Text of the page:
Successful results, however, require careful patient selection, appropriate custom-made device design, and technical expertise with endovascular grafting, as well as visceral vessel cannulation and stenting. The implantation procedure can be technically challenging and timeconsuming even for experienced operators, especially in the presence of unusual anatomy. Despite a custommade device design and extensive preoperative planning, graft rotation and misalignment of the fenestration/vessel ostium interface can still occur and vessel cannulation is largely dependent on operator skill. Visualization and control of wire and catheter manipulation becomes less intuitive and less predictable as case complexity increases. Long fluoroscopic times and radiation exposure to both patients and operators are other important factors to consider. Another concern with fenestrated and branched endografting is the inherent delay in manufacturing owing to its bespoke nature, which precludes use in ruptured and urgent cases, even if a patient is anatomically suitable for endovascular repair; off-the-shelf branched and fenestrated devices certainly have the potential to expedite treatment, but require significant further development. Research in our institution is currently focusing on evolving technologies such as endovascular robotic systems, to address some of the challenges of complex endovascular intervention in an attempt to enhance current endovascular techniques (32). The wholly endovascular approach is currently developing and gaining acceptance; its long-term durability, however, is yet to be proven.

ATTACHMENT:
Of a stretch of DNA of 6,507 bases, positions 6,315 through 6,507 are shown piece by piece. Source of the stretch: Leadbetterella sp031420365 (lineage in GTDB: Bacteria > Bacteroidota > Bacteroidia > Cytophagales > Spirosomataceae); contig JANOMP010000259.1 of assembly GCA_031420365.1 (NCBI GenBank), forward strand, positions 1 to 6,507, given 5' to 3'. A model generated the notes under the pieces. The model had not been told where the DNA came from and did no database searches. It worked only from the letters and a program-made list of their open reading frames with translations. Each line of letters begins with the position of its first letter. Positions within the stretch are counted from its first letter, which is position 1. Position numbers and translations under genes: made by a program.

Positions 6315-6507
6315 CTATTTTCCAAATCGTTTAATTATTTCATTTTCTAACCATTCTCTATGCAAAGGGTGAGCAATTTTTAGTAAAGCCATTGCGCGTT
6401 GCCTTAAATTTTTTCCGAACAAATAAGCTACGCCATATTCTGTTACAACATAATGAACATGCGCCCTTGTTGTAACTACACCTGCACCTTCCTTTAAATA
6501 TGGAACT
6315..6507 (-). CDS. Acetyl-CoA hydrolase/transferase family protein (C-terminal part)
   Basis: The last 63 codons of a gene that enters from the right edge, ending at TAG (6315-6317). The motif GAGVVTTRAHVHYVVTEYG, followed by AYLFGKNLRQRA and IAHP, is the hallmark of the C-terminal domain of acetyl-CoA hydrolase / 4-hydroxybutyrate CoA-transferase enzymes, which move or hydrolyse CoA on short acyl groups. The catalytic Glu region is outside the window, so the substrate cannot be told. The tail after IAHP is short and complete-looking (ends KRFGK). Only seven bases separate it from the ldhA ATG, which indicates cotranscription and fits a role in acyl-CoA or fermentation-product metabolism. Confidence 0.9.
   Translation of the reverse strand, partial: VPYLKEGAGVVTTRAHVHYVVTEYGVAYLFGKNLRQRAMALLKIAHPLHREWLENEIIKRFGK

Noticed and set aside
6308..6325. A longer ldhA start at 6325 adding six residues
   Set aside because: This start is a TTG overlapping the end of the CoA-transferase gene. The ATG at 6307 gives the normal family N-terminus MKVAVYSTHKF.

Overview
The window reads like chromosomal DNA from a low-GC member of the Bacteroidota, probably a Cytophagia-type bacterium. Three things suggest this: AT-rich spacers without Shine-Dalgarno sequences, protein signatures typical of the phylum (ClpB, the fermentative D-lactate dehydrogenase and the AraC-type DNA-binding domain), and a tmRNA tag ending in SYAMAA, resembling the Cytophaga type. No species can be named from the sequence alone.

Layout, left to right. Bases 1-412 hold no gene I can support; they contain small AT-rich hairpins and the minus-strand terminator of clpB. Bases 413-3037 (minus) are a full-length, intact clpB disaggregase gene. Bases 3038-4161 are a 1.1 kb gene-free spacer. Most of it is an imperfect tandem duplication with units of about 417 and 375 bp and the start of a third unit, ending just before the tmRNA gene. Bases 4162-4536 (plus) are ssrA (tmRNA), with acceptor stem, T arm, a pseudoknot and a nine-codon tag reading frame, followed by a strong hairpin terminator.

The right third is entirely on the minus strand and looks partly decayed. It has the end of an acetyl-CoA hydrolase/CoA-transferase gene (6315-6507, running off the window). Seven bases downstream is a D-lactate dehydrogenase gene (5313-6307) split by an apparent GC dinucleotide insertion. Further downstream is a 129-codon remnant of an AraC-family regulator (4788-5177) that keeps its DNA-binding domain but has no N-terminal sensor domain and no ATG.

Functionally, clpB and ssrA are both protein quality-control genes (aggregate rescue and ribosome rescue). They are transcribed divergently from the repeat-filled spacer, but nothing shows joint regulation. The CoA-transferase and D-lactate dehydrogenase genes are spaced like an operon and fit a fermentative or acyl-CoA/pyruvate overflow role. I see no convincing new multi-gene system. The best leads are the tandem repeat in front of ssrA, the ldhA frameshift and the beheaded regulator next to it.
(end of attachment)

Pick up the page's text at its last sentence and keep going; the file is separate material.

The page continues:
Comparison between published series addressing the outcomes of TAAA repair is difficult for a number of reasons. Most open surgical series report a younger, fitter group of patients, and most fenestrated/branched series, by definition, report outcomes in patients anatomically suitable for endovascular treatment. Not all series classify the extent of aneurysmal involvement; this has resulted in considerable heterogeneity and it is therefore difficult to make good outcome comparisons. Wholly endovascular techniques however are more commonly used to treat aneurysms limited to the supradiaphragmatic and infradiaphragmatic aorta, whereas open and hybrid approaches are more frequently used to treat more extensive aneurysmal disease such as type II and III TAAAs. In the published hybrid series, only 12% of cases involved treatment of type IV extent aneurysms. There is ample evidence to show that open type IV repair via a subcostal incision has a good elective 30-day mortality - 3%,, Houston (4), 6%, Edinburgh (33) and 3.5%, St Mary’s (34) - and is a durable option with very low rates of aneurysmrelated complications in the long term (35). For relatively young and fit patients, therefore open type IV surgery is a proven strategy. If the anatomy is suitable and the funds available, a substantially less invasive fenestrated/ branched approach is a safe option if the elective nature of presentation allows time for a bespoke device to be manufactured, and as long as the internal iliac circulation is preserved. It is important to remember, that paraplegia is not eliminated by a totally endovascular approach; in published series with significant numbers of type IV TAAAs, the paralysis rate reaches nearly 3% (11).